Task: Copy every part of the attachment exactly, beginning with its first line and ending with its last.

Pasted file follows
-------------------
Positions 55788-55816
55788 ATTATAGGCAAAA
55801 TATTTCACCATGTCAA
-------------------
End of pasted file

Positions 55788-55816
55788 ATTATAGGCAAAA
55801 TATTTCACCATGTCAA